Hong Kong is probably one of the easiest places in the world to stay connected, definitely one of the most "wired" cities I have ever been to.
Using Hong Kong's extensive network of hotspots providing free Wi Fi is one of the most convenient ways to stay in touch.
You find them at major tourist spots, at the airport and all MTR stations for starters, as well as shopping centers, libraries, government offices, and of course McDonalds and Starbucks.
Using your mobile phone, likewise, is a straightforward exercise with widespread excellent coverage. If you are used to calls getting dropped or non-existent signals in basements and elevators back home, you are in for a surprise. Signals even in underground stations, lifts and the Cross-Harbour Tunnels are strong in Hong Kong.
But in general while staying connected is relatively easy, there are some golden rules so you don't end up with extra charges for roaming and excess usage when you return if you are using your own mobile plan from home.
Here are some tips to keep you connected on the go. Although we strive to keep this information current, please keep in mind that when it comes to technology and connectivity things change rapidly, what applies today might not be true tomorrow! We apologize in advance if something is no longer the case and would appreciate your input so we can keep this page up to date.
Before going further, it is a new trend that many hotels are getting into lately, and that is they include free use of a smartphone during your stay that provides unlimited local calls and international calls to several countries, as well as unlimited 3G data connectivity and Wi-Fi hotspot. So check first if your hotel will be providing it, in which case, you are all set!
One of the most popular ways to stay connected while abroad is through one of the many apps and social networks available through the internet, i.e. communicating or sharing pictures via e-mail, WhatsApp, Facebook, Skype, etc. and while in Hong Kong this should be no problem.
However, if you are heading to Mainland China, be aware that some of these popular services are not accesible. Many of the social media sites like Facebook and Twitter are blocked in China. Here's more on Internet and WiFi in China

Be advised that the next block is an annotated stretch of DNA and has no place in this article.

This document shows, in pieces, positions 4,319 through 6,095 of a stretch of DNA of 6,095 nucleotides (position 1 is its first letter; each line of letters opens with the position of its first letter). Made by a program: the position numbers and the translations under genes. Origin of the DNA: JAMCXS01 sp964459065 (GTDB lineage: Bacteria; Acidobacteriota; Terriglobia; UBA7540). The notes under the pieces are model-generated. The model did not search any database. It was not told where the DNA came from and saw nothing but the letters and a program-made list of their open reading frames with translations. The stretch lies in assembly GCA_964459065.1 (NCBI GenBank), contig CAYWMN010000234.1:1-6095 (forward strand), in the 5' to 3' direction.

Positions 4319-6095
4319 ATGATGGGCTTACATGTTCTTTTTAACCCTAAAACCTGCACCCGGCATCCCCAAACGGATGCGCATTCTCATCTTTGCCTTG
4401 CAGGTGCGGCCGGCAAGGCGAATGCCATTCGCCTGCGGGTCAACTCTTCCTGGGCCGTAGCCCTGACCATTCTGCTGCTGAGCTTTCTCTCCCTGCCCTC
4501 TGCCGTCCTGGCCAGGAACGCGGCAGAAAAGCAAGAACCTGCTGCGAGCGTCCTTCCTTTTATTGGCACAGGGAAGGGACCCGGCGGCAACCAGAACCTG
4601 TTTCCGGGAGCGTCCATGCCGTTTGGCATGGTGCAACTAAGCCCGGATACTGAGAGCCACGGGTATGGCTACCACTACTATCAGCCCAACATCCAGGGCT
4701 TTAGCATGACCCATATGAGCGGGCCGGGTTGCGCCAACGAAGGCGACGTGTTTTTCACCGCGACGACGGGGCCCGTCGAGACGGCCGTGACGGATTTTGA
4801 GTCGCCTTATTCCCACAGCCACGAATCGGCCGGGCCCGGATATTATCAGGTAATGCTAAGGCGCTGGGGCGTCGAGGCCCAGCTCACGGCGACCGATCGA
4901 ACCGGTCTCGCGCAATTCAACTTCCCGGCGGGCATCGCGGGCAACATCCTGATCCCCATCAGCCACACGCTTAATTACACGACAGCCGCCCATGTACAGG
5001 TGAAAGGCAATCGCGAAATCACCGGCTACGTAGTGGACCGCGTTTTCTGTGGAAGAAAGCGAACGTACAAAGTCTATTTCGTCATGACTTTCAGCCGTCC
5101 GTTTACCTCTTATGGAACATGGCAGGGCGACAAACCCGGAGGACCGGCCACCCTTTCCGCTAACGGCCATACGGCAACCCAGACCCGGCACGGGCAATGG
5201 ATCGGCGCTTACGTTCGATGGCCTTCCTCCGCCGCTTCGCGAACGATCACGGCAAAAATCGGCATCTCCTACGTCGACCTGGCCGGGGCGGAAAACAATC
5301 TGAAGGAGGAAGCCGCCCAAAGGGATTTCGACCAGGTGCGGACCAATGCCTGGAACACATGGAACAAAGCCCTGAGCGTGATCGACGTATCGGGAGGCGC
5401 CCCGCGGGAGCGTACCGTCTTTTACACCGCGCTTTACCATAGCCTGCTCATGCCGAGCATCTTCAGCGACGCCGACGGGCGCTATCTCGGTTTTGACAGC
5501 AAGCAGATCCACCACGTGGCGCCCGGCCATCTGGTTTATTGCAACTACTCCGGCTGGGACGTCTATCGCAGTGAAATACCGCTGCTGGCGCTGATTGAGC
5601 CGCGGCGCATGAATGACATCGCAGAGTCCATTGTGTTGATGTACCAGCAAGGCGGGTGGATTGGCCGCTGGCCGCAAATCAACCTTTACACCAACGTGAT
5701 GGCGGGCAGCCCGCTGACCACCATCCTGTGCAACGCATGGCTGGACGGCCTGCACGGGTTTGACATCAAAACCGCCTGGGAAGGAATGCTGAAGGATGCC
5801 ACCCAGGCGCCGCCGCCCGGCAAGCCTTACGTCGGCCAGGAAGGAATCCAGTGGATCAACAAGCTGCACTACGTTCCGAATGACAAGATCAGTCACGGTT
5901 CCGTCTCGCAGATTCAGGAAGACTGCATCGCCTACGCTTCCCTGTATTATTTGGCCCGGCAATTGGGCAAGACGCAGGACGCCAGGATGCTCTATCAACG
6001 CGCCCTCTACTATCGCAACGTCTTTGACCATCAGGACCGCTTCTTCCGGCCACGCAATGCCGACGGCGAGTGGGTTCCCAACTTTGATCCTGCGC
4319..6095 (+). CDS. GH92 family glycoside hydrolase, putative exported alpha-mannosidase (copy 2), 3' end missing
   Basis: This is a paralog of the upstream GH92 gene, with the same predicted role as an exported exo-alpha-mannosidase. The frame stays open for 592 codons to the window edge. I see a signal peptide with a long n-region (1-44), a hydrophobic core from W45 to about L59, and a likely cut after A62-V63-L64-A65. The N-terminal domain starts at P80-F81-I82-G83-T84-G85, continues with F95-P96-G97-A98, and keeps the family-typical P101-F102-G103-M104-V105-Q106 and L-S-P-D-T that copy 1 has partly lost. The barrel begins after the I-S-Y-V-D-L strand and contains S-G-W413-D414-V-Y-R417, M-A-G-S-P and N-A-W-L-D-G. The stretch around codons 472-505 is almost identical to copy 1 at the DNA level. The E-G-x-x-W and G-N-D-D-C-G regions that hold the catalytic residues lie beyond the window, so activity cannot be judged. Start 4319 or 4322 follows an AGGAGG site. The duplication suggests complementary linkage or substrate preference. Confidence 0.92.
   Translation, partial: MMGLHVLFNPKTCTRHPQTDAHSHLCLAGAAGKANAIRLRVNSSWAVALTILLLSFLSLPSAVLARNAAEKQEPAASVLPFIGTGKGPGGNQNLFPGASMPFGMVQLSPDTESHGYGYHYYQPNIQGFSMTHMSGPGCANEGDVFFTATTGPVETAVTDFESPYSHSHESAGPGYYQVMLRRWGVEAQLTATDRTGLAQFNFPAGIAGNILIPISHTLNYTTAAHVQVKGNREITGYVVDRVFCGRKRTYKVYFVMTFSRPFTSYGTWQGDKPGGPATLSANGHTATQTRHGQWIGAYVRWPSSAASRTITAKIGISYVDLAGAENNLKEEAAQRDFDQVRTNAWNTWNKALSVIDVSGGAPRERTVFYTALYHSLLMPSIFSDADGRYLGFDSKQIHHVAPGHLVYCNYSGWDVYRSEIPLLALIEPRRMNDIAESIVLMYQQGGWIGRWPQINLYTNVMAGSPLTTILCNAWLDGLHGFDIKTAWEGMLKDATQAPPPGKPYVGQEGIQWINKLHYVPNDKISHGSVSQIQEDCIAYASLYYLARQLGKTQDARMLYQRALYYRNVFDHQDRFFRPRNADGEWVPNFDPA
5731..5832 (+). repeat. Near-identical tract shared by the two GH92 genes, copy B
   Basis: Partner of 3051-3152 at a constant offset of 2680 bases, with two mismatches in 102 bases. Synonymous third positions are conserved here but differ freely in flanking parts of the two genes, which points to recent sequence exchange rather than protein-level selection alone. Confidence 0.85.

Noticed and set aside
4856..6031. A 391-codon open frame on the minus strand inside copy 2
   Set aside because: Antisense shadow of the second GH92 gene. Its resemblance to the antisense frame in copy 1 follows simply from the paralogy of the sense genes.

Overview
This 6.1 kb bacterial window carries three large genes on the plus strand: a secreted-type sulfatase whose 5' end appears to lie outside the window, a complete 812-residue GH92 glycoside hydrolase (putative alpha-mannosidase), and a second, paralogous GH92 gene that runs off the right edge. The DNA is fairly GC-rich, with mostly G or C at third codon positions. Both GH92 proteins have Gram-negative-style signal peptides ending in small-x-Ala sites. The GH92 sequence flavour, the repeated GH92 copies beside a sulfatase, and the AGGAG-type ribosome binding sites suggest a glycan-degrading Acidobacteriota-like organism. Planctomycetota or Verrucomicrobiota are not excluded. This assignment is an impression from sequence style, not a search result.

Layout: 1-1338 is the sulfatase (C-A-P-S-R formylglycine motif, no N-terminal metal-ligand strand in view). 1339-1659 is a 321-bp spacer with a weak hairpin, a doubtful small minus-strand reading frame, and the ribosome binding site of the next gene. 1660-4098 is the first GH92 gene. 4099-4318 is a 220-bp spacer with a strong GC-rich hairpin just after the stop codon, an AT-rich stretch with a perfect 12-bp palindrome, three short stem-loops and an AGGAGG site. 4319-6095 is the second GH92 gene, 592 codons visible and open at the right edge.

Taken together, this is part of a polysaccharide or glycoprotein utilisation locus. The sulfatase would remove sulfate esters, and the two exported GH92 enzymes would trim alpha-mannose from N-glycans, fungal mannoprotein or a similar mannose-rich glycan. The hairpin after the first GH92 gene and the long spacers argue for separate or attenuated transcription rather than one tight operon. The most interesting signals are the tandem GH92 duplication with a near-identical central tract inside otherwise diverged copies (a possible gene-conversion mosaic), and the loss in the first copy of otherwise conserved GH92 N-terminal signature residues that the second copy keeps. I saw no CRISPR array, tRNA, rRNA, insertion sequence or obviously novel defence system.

Using the free wireless coverage will be your best bet to stay in touch, check e-mails, directions, opening hours or the weather, at your hotel and on the go.
Hong Kong's Wi-Fi coverage is one of the most extensive in the world. Although not a city-wide network like Hangzhou or Taipei, chances are you will be able to tap into one of the thousands of free Wi-Fi hotspots available at public places throughout the city, just look for the new orange and blue Wi-Fi.HK logo:
The service is available to visitors and there is no registration required, simply log in the network identifier "Wi-Fi.HK". Wi-Fi access is free but some hotspots limit the amount of time to 30 minutes of usage per device.
The new common brand of Wi-Fi.HK, pulls together all the previous Wi-Fi operators and public and private organisations that offered the free coverage under their own names. It is much easier now to identify where the free hotspots are by just looking for the new logo.
Free Wi-Fi in Hong Kong is available at many tourist spots, MTR stations and transportation hubs, visitor centres, shopping malls, the airport, government offices, college campuses, public libraries, and even some city buses.
Look for the hotspots, the phone booths at bus terminus and iCentres at MTR stations, at the Starbucks, McDonalds and Circle K convenience stores .
More than twelve thousand hotspots are now available throughout Hong Kong under the Wi-Fi.HK brand and the development of public Wi-Fi service will continue to expand with a goal of 20,000 hotspots in the near future.
What is a portable Wi-Fi device? This is a handy gadget that fits in your pocket and enables you to connect up to 5 devices i.e. phones, laptops or tablets, so you can enjoy stable and fast internet connection everywhere you go.
Klook offers two plan options and you can pick up the device at the airport upon arrival (and return it at the counter when you leave):
Will my mobile phone from home work in Hong Kong? Very likely but more to the point, it is important to check your existing service provider plan.